In our sport of hockey, it is common to lump shots on goal into one “basket”. Of course, this is makes it easier to compare apples to apples (or goalie to goalie) without having to dig too deeply into any details. And, if you aren’t prepared to dig deeper, then this becomes your only means to determining a goaltender’s save efficiency. After all, there was a shot, and the goaltender prevented it from entering the net. Simple, right? But really, these stats are just numbers and have relatively little significance to what happened. For example, I saw this article in our local newspaper a short time ago that a particular goaltender has a .917 save percentage and 2.62 goals-against average. Most everyone will look at these numbers & will either agree or disagree that the numbers are good or as good as or worse than so & so goaltender.
But, as I said right off the top, not all shots are equal. So, let’s take a closer look at shots on net. Recorded shots (which are not terribly accurate at any level) can be from any location on the ice. For example, it might be a clearing attempt from the opposite end of the ice, or a dump in from the neutral zone. Or it could come from any point in the defending zone (and, sometimes, even from below goal line).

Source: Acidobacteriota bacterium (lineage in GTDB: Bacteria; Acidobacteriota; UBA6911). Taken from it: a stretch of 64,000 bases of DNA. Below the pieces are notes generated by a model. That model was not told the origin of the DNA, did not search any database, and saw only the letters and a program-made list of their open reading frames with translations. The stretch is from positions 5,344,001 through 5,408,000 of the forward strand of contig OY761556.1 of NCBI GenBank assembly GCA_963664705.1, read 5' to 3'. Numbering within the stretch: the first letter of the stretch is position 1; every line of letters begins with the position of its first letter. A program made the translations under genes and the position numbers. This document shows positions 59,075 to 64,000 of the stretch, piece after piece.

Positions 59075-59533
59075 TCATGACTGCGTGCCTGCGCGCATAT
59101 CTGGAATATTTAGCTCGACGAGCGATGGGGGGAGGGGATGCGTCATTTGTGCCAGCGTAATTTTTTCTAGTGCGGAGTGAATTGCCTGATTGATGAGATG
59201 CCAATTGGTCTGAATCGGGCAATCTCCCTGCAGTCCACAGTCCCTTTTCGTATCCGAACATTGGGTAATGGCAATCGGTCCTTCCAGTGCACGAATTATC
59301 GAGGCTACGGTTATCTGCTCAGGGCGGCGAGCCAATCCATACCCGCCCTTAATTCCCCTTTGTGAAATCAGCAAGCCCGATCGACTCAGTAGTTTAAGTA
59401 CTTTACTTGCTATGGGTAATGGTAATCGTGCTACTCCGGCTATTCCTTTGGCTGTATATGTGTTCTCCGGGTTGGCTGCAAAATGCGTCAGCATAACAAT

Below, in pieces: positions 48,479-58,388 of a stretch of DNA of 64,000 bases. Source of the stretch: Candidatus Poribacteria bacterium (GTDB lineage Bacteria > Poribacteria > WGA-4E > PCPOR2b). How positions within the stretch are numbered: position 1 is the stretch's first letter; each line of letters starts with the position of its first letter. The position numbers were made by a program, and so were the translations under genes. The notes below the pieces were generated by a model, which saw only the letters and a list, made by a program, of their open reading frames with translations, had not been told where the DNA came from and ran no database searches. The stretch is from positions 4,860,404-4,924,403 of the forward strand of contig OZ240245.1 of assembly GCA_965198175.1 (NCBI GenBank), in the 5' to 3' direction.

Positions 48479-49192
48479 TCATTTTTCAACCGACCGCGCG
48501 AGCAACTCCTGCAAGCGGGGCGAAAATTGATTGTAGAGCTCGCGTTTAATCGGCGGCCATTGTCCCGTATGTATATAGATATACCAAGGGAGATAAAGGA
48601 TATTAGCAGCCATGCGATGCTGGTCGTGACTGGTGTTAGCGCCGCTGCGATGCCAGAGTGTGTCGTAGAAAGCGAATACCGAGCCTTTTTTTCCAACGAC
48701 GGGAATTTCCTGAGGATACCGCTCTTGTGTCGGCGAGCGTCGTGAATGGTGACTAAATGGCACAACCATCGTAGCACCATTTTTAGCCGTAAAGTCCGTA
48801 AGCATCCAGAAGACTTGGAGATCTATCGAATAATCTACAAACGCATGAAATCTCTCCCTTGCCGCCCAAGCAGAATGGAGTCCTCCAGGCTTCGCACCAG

And this is where things get a little tricky. Because, for a true evaluation of a goaltender’s performance every shot should carry some “weight” or quality depending on the circumstances surround the shot. For example. Does a clear-sighted shot from the perimeter (outside the scoring box) have the same degree of difficulty for the goaltender as a shot from the low slot? Is a shot from a net drive equal to a wraparound attempt? Where does a slot line possession carry inside the scoring box stack up against a breakaway? How about a one timer from inside the scoring box where the pass crosses the slot line? How about a 2 on 1 and the puck carrier shoots? How about a 2 on 1 where the puck carrier passes & his partner shoots? And the shot from the point with a static screen, moving screen or layered screen? Etc. Etc. By the way, we could throw in 5 on 5 shots versus penalty kill situations, but let’s not complicate things further.
It is not that easy then to evaluate a goaltender’s true performance just simply based on a save percentage (shots minus goals divided by shots)
If you are a hockey fan, this information is probably more than adequate. But if you are a coach or recruiter or scout, you need to dive a little more deeply into the quality of shots on net to really understand just how efficient a goaltender really is. Otherwise, you might be shortchanging one goaltender over another.